Rear-wheel-drive architecture has an inherent disadvantage to interior space efficiency, but the Genesis more than offsets that with a high roof. This roofline, and the corresponding abundance of head clearance and large windows, helps create an airy cabin that's oddly lacking in every other contemporary large sedan in this price range. Four adults have ample room on comfortable, well-shaped seats. You don't have to duck under a low roof; there's no encroachment from an oversize center console. The center-rear passenger does have to straddle the drivetrain hump, which is tall but narrow.
From the comfortable driver's seat, expect an unimpeded view in all directions -- another quality that's sadly exclusive to the Genesis among the 10 cars in this comparison, and one that makes driving a big car less stressful.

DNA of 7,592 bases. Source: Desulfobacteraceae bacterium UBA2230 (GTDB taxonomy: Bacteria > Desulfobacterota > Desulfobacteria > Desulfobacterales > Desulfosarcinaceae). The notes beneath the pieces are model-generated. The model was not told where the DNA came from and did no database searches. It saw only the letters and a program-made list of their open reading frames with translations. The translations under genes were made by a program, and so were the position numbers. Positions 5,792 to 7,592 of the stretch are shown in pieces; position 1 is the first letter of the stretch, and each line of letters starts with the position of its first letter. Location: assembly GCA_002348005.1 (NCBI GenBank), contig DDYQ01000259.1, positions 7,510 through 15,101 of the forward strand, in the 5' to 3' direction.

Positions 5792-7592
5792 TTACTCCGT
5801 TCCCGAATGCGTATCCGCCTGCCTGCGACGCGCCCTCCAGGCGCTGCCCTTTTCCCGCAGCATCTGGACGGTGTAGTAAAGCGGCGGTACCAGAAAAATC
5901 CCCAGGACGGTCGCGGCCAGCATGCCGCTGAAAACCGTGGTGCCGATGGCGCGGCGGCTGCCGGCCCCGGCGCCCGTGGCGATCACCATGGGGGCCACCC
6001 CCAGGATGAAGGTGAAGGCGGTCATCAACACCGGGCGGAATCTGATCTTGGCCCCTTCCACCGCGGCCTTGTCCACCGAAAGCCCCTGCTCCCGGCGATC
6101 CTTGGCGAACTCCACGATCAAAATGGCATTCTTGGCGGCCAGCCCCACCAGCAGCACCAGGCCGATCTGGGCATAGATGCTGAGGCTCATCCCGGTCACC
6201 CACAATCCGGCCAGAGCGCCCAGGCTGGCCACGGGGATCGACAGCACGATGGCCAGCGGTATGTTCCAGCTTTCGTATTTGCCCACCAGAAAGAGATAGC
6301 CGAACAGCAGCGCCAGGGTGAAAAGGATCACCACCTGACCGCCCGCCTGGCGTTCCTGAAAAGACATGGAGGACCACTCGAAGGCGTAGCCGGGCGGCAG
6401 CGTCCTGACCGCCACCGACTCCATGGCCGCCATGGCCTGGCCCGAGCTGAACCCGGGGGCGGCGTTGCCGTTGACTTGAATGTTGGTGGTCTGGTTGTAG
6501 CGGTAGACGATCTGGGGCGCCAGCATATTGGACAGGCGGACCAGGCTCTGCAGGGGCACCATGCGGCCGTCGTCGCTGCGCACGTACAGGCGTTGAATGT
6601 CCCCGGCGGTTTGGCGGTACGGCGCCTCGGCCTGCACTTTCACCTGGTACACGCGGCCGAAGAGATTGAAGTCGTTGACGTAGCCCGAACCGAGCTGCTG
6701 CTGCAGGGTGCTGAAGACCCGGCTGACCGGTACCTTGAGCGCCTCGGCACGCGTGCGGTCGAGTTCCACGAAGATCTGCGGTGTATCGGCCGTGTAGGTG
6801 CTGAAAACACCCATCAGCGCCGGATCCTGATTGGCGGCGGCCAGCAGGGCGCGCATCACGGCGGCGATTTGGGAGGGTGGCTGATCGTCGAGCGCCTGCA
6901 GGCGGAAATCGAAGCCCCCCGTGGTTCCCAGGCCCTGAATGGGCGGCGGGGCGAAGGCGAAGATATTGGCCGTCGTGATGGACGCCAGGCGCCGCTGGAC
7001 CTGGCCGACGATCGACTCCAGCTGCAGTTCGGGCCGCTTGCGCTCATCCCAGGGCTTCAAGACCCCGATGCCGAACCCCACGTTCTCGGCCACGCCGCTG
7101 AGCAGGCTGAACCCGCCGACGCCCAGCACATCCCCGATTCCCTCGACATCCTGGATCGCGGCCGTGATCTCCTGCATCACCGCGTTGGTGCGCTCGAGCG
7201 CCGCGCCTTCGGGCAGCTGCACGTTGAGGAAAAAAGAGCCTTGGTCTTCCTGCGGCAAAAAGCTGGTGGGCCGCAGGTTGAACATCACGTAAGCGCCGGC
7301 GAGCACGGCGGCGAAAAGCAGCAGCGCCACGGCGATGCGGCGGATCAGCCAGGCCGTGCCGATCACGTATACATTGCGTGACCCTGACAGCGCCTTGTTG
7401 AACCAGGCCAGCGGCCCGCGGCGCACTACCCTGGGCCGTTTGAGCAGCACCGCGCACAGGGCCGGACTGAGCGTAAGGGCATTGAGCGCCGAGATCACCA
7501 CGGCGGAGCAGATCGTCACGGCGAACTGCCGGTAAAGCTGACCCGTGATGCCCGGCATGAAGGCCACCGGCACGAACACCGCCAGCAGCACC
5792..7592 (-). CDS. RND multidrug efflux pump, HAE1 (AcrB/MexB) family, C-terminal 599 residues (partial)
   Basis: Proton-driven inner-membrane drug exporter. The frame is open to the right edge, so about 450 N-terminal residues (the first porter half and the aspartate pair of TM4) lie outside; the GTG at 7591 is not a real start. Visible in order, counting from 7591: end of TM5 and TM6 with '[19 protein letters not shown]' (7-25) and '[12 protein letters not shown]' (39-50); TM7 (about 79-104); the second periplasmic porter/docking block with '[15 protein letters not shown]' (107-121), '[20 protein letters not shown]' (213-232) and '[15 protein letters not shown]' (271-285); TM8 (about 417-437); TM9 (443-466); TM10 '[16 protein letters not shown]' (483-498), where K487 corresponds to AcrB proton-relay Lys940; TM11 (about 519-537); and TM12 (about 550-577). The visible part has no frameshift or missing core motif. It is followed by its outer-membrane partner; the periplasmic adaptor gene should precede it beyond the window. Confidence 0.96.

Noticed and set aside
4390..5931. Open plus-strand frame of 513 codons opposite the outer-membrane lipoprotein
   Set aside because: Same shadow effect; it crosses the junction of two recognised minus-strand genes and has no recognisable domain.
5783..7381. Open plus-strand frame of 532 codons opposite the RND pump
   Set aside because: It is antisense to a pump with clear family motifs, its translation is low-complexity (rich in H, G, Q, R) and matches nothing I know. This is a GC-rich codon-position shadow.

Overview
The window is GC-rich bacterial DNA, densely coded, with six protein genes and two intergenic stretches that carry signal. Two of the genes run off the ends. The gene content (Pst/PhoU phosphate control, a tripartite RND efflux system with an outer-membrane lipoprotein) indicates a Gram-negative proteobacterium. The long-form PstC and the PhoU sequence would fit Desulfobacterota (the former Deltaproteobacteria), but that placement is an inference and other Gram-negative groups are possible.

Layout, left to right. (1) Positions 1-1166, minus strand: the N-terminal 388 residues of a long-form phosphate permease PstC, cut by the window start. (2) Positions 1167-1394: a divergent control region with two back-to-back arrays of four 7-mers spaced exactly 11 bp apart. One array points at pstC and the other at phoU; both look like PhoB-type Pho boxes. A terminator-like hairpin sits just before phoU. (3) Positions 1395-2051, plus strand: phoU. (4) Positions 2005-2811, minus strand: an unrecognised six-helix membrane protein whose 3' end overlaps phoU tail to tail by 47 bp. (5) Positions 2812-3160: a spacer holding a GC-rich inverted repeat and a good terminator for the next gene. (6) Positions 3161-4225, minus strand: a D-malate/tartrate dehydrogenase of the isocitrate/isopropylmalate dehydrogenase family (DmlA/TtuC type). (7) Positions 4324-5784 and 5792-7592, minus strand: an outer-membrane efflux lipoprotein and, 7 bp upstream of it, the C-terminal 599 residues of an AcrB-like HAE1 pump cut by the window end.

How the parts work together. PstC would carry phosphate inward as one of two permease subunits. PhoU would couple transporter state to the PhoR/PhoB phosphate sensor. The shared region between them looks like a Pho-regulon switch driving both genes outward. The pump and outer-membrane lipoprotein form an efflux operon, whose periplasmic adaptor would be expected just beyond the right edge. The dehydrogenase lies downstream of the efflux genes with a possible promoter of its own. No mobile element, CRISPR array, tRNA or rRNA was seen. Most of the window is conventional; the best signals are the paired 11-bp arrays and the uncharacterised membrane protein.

This ease of use is incompatible with the latest styling trends, which require sleeker styling and higher windowlines. The redesigned 2015-model Genesis seems to makes some concessions to this; it will take a test drive to determine how the car's practicality is affected.
One area of the Genesis that will definitely benefit from a redesign, though, is the instrument panel. Even the current Genesis has a high-quality interior by today's standards, with generous applications of leather trim on the dash and door panels, but there's too much silvery plastic on the center stack. The turn signal stalk and interior door handles also don't feel as fancy as most at this price point – a small point, sure, but both are frequent contact points.